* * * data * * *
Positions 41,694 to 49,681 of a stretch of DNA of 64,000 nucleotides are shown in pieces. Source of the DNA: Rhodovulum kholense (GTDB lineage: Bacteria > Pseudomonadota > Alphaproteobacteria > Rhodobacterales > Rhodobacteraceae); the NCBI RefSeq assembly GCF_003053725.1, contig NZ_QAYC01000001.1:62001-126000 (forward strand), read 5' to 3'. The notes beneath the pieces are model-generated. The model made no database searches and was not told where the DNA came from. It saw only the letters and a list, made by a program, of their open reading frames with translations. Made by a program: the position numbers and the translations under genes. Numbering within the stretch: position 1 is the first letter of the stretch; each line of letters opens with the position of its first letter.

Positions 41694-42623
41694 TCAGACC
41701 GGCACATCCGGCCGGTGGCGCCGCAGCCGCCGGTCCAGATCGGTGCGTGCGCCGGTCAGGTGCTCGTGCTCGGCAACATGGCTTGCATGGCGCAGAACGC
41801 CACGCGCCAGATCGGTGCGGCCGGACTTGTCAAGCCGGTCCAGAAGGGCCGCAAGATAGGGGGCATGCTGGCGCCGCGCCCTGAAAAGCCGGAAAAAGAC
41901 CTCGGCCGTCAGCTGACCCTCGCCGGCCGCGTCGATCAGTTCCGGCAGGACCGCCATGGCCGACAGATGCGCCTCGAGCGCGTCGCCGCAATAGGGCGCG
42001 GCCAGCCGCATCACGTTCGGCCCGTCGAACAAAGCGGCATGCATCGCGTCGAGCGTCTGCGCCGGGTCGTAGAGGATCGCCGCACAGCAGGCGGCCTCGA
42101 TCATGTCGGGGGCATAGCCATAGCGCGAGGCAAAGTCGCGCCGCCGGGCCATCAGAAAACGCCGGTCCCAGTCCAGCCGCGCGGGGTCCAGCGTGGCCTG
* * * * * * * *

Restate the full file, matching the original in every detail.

Positions 41,694 to 49,681 of a stretch of DNA of 64,000 nucleotides are shown in pieces. Source of the DNA: Rhodovulum kholense (GTDB lineage: Bacteria > Pseudomonadota > Alphaproteobacteria > Rhodobacterales > Rhodobacteraceae); the NCBI RefSeq assembly GCF_003053725.1, contig NZ_QAYC01000001.1:62001-126000 (forward strand), read 5' to 3'. The notes beneath the pieces are model-generated. The model made no database searches and was not told where the DNA came from. It saw only the letters and a list, made by a program, of their open reading frames with translations. Made by a program: the position numbers and the translations under genes. Numbering within the stretch: position 1 is the first letter of the stretch; each line of letters opens with the position of its first letter.

Positions 41694-42623
41694 TCAGACC
41701 GGCACATCCGGCCGGTGGCGCCGCAGCCGCCGGTCCAGATCGGTGCGTGCGCCGGTCAGGTGCTCGTGCTCGGCAACATGGCTTGCATGGCGCAGAACGC
41801 CACGCGCCAGATCGGTGCGGCCGGACTTGTCAAGCCGGTCCAGAAGGGCCGCAAGATAGGGGGCATGCTGGCGCCGCGCCCTGAAAAGCCGGAAAAAGAC
41901 CTCGGCCGTCAGCTGACCCTCGCCGGCCGCGTCGATCAGTTCCGGCAGGACCGCCATGGCCGACAGATGCGCCTCGAGCGCGTCGCCGCAATAGGGCGCG
42001 GCCAGCCGCATCACGTTCGGCCCGTCGAACAAAGCGGCATGCATCGCGTCGAGCGTCTGCGCCGGGTCGTAGAGGATCGCCGCACAGCAGGCGGCCTCGA
42101 TCATGTCGGGGGCATAGCCATAGCGCGAGGCAAAGTCGCGCCGCCGGGCCATCAGAAAACGCCGGTCCCAGTCCAGCCGCGCGGGGTCCAGCGTGGCCTG